Table of Contents
Arthritis
Volume 2017, Article ID 1578623, 8 pages
https://doi.org/10.1155/2017/1578623
Research Article

Knee Fat Pad Volumes in Patients with Hemophilia and Their Relationship with Osteoarthritis

1Division of Hematology/Oncology, Department of Medicine, University of California San Diego, San Diego, CA, USA
2Department of Molecular and Experimental Medicine, The Scripps Research Institute, La Jolla, CA, USA
3School of Medicine, University of California San Diego, San Diego, CA, USA
4Radiology Service, VA San Diego Healthcare System, San Diego, CA, USA
5Department of Radiology, University of California San Diego, San Diego, CA, USA

Correspondence should be addressed to Annette von Drygalski; ude.dscu@ikslagyrdnova

Received 10 July 2017; Revised 7 September 2017; Accepted 17 September 2017; Published 5 December 2017

Academic Editor: Changhai Ding

Copyright © 2017 Annette von Drygalski et al. This is an open access article distributed under the Creative Commons Attribution License, which permits unrestricted use, distribution, and reproduction in any medium, provided the original work is properly cited.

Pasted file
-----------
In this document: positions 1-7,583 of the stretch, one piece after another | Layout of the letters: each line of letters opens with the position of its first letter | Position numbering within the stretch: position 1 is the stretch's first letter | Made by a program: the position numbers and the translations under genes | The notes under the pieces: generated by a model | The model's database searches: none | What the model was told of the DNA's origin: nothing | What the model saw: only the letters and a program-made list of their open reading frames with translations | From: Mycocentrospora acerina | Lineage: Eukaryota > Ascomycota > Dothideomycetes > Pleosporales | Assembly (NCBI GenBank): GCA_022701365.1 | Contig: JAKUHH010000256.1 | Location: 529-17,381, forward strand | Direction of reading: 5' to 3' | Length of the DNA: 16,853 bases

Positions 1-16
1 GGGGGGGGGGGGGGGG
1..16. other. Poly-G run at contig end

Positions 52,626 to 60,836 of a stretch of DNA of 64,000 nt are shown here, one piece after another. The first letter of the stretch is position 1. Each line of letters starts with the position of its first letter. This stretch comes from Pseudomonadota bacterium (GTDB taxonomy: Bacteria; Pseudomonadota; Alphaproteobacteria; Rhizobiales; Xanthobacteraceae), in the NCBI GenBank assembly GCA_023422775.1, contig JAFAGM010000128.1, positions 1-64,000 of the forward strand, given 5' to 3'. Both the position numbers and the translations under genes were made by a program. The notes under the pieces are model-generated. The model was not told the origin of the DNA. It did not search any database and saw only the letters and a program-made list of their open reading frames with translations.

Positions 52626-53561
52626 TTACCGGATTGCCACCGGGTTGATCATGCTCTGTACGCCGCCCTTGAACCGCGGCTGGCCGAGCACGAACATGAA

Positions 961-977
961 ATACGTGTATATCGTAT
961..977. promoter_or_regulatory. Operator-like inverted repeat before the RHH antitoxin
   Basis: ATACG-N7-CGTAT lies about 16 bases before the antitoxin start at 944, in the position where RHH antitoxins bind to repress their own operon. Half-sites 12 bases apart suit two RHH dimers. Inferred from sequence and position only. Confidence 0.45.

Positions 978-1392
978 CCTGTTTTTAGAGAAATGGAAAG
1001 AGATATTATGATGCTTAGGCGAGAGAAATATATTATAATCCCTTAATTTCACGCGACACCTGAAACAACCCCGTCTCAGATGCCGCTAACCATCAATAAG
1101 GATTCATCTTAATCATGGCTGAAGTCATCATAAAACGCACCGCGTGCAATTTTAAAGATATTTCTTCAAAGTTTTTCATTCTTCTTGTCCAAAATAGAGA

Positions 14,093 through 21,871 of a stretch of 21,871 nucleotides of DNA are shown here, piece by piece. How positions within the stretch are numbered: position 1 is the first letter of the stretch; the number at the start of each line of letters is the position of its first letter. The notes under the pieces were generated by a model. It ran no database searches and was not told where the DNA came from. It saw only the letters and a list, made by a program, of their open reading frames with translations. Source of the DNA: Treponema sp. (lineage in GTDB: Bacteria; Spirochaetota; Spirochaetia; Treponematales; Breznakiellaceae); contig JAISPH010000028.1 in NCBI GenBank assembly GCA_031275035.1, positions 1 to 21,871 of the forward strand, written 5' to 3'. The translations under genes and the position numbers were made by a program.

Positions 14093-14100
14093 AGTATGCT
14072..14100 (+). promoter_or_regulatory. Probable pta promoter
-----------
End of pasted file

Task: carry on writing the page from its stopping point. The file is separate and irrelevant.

Supplementary Material

Supplemental Table 1. Spearman rank correlations show associations between each type of fat pad and age and body dimensions. Infrapatellar fat pad volumes were positively associated with height, weight, BMI and tibial plateau bone area. In contrast, suprapatellar fat pad volumes were positively associated only with weight and BMI.

Supplemental Table 2. Examination of the effect of confounders upon the regression coefficients for log(IPFP) in relation to cohort. The first row of the table shows the unadjusted coefficients which indicate no difference between OA vs control, and none between hemophilia vs control. Subsequent rows show the coefficients adjusted for each covariate. The covariate that had the greatest effect upon the regression coefficient is shown in bold. Weight was the confounder with the greatest effect for OA vs control, while tibial bone plateau bone area had the greatest effect on the coefficient for hemophilia vs control. The coefficients adjusted for weight and tibial bone plateau bone area show that there is no difference between the cohorts.

  1. Supplementary Material